Did you ever wonder what blood is made of? Well, it’s more than just red-colored liquid!
In this blog series about blood, we’ll start at the beginning with the formation of heme, an iron-containing molecule necessary for transporting oxygen and carbon dioxide in the blood.
Heme is needed to form hemoglobin. Hemoglobin is the substance in red blood cells that transports oxygen from the lungs to the tissues and transports carbon dioxide from the tissues to the lungs to be exhaled.
Red blood cells are the most abundant cellular component of your blood. They are able to flex and bend in tissue capillaries to allow oxygen delivery to every part of your body. Red blood cells are what gives your blood the red color.
Heme Formation from Precursors
There is a chain of enzymatic reactions that occurs to create heme from glycine and succinyl coenzyme A:
Near the end of this enzymatic sequence, protoporphyrin IX is formed, consisting of 4 pyrrole rings. The pyrrole rings are the pentagon shapes at the corners of this square representation of heme.
The final enzymatic step involves ferrochelatase inserting an iron atom into the center of the molecule. The iron is in the ferrous (Fe 2+) state at this point and now the molecule is called heme.
Heme for Hemoglobin
It takes 4 heme molecules to form normal hemoglobin. The heme molecules are each in the center of globin chains, which are proteins. In normal hemoglobin, there are 2 alpha-globin chains and 2 beta globin chains. Heme and globin together form hemoglobin!
Hemoglobin can load oxygen into its structure when it encounters high tissue oxygen levels, such as in the lungs, and is referred to as oxyhemoglobin.
As the hemoglobin travels throughout the bloodstream into the rest of the body’s tissues, it encounters low tissue oxygen levels which encourages the hemoglobin to release the oxygen to the tissues and take up the carbon dioxide waste into its structure. Hemoglobin containing carbon dioxide is referred to as deoxyhemoglobin.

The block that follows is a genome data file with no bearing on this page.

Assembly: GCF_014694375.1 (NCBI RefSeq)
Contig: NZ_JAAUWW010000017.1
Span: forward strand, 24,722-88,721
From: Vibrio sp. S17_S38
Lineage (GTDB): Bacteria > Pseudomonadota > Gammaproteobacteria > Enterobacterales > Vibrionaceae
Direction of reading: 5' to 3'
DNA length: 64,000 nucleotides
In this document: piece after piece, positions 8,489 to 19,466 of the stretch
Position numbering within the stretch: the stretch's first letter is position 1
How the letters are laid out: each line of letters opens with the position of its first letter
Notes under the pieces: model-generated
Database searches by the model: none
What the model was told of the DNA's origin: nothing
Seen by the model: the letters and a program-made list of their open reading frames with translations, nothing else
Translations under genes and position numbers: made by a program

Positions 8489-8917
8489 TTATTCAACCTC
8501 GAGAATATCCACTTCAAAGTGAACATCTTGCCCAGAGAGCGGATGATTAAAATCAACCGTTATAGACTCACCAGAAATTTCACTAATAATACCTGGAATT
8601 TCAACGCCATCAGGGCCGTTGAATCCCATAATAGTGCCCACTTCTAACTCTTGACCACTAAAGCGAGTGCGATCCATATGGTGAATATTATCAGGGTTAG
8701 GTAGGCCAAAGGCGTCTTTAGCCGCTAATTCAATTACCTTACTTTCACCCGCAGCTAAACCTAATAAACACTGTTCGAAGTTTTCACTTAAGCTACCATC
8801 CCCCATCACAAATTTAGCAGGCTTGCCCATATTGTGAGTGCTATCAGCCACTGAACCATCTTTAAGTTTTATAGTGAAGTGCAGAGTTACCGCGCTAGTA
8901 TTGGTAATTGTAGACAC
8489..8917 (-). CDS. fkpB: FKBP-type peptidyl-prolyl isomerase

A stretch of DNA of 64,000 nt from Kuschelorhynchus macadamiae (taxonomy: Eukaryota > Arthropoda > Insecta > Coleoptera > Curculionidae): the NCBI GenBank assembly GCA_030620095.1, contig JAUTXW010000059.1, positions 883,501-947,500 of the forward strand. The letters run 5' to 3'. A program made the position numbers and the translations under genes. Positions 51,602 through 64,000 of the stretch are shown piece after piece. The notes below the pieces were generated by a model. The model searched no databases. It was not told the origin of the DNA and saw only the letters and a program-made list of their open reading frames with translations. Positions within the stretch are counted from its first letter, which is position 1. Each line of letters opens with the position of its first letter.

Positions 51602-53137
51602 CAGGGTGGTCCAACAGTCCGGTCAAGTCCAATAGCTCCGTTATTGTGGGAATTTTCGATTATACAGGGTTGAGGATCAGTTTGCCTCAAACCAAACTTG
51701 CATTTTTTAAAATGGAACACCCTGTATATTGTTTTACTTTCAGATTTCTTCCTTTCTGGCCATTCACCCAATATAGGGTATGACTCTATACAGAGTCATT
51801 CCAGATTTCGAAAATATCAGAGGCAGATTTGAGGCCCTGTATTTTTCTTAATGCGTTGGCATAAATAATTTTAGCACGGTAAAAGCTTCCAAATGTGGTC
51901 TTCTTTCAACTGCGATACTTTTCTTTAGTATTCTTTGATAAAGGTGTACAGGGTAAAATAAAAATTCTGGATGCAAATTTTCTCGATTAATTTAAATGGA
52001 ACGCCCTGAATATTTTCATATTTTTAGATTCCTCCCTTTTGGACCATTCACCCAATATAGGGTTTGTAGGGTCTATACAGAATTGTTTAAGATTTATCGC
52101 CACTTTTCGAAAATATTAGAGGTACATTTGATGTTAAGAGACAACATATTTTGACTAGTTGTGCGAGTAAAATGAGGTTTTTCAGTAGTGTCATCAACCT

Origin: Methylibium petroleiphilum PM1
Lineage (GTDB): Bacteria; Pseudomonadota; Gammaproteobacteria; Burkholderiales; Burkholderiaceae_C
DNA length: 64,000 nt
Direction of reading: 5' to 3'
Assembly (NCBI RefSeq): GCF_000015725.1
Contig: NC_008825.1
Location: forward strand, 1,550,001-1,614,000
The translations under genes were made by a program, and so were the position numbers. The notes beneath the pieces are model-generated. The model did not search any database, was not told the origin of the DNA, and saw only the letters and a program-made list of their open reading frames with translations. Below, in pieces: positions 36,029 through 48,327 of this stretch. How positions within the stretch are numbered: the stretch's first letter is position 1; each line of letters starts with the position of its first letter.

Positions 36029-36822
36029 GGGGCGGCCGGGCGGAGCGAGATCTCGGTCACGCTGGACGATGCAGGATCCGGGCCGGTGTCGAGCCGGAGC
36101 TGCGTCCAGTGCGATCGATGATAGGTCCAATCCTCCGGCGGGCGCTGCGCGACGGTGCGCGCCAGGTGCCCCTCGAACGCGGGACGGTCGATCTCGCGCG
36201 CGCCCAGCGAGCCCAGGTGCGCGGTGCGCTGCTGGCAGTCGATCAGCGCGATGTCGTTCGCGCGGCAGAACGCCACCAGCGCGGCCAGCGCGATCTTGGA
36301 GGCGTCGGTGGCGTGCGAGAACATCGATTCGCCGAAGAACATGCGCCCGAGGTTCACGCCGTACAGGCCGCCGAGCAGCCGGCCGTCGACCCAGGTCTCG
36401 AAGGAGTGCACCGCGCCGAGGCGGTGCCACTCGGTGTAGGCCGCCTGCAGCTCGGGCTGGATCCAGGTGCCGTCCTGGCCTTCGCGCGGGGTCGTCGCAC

The deoxyhemoglobin travels in the red blood cells through the bloodstream back to the lungs, where it releases carbon dioxide and takes up more oxygen to take another trip back to the tissues.
The red blood cells’ primary purpose is transporting oxygen to the tissues and carbon dioxide to the lungs. Mature red blood cells have no nucleus and therefore cannot undergo mitosis to multiply. After about 4 months, red blood cells die and are removed from the bloodstream by the spleen.
The globin chains are degraded into amino acids and return to the amino acid pool to make new proteins when needed.
The heme molecule is degraded into porphyrins and iron. The iron is transported to the liver for storage as ferritin until needed to form new heme molecules.
The porphyrins degrade further into bilirubin, which is transported to the liver to be conjugated with glucuronic acid and further metabolized to be excreted in the stool and urine.
Increased iron or bilirubin in your system is toxic and can lead to disease states such as iron overload or jaundice.
The formation of heme is a complex enzymatic process, but necessary for proper hemoglobin development. Hemoglobin’s oxygen carrying capacity is vital for your survival. Likewise, the body’s ability to degrade hemoglobin and heme after red cells die maintains a nontoxic environment in your tissues and allows specific components to be recycled for use in making new heme and proteins.
Next Blog in the Blood Blog Series – Hemoglobin
Our next blood blog will focus on the different forms of hemoglobin, including normal hemoglobins and those that cause disease. Be sure to check it out!